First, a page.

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Do you reimburse expenses when people paid cash and do not have a receipt? What documentation do you require?

Accounting For Rembursable Expenses Without ReceiptsWe have a policy of attaching receipts to all expense reports but we get the occasional "I lost it, can I use my credit card statement?"  We allow this documentation in certain circumstances.  Very rarely, we get someone that has some client entertaining event, like a concert, and does not have any documentation.  Any advice? 

Answers

Topic Expert
Karoline Mello
Title: Director, FP&A
Company: Apollo Group
(Director, FP&A, Apollo Group) |

We have a policy that we will for items under $25 - but not for any item above that amount. The company must be able to access receipts for expenses that are material in the event of request for support in an audit.

Topic Expert
Regis Quirin
Title: Director of Finance
Company: Gibney Anthony & Flaherty LLP
LinkedIn Profile
(Director of Finance, Gibney Anthony & Flaherty LLP) |

Exceptions happen. A policy that requires senior manager sign off tends to reduce the exceptions. The 25 dollar policy is good, but I recommend you add another layer or two based on exception amount, I.e any expense up to 50 without a receipt requires Sr Manager approval; while greater than 100 dollars requires Exec Manager approval. This example changes based on the company structure but the logic is accurate.

Sarah Jackson
Title: Associate Editor
Company: Proformative
(Associate Editor, Proformative) |

Proformative offers 400+ business courses with free CPE, many on expense management.

Scott Auer
Title: CFO and Controller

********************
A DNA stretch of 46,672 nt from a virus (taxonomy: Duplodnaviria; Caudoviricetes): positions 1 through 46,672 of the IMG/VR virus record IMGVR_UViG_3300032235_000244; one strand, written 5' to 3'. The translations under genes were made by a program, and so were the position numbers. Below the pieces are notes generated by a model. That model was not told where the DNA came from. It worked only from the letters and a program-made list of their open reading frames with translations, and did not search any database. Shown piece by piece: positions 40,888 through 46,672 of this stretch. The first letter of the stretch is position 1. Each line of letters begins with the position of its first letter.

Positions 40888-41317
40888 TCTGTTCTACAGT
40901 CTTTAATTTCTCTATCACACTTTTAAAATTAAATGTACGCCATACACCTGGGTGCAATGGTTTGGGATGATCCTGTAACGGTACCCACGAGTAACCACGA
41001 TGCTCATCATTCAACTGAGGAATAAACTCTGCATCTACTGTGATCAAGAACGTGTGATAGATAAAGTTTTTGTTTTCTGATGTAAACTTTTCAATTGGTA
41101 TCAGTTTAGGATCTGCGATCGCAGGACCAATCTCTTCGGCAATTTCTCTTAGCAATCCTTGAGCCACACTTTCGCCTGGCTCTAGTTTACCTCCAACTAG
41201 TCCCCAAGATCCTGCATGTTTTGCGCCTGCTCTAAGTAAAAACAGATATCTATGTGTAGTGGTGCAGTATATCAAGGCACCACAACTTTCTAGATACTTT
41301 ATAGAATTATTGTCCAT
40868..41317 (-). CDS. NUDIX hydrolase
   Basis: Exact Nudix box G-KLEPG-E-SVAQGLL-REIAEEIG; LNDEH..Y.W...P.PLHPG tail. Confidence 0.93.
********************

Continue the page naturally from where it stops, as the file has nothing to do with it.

Company: Praeses, LLC
(CFO and Controller, Praeses, LLC) |

If someone does not have a receipt, we have a document the employee must complete, sign and have a line of business manager sign off on the expense or one of the owners sign off on the expense before reimbursement will take place. the form contains spaces for all of the details of the transaction. It seems to work pretty well for us but most of the time it is done for small things like tolls or tips that way we have some sort of documentation. Fortunately, there have not been many instances of large purchases without a receipt. Some of what you would want would be to do what Regis recommends but it all depends on size of company and structure of the company.

Topic Expert
Christie Jahn
Title: CFO
Company: Prime Investments & Development
(CFO, Prime Investments & Development) |

I agree with the above and just to add - a friend of mine ran into this and ended up determining her driver was pumping gas into his personal vehicles. What was once a "I lost it" and they agreed to pay it; turned into several thousand dollars worth. He actually was turning in some of the receipts and saying it was for the company trucks but after scrutinizing it they started to realize some of the fill ups were taking place on weekends or even same days as a truck fill. They could tell dollar amounts too; obviously the company truck took more than some of the smaller amounts being purchased. Make your policy solid and have proper checks and balances in place and you will safeguard from abuse.

David Ziska
Title: CEO
Company: Council Business Solutions
(CEO, Council Business Solutions) |

We use a "replacement receipt" form that the EE must complete and sign. Compliance seems to be cyclical. Occasional reminders are helpful. Also use a $75 ceiling for this. If compliance becomes an issue, we involve the supervisor and possibly HR.

Vik Agrawal
Title: President & Co-Founder
Company: ExpensePath, Inc.
(President & Co-Founder, ExpensePath, Inc.) |

This is what we see from our customer base (we automate the expense reporting process for SMBs and a missing receipt can be configured to show as a violation):
- Most companies require a receipt above $25 because they don't want to deal with receipts for bottles of water, etc. But I would say about 10% of companies want every receipt.
- Just about all will reimburse for the occasional missing receipt. If it becomes a habit with an employee, a discussion/warning takes place.
- A minority (I would say 20%) have a formal approval/escalation process for a missing receipt. Most of these are just an acknowledgement by the employee's manager in our system that it is OK to reimburse. Very few have a written document but some will ask for a manager-signed doc to be attached as a replacement.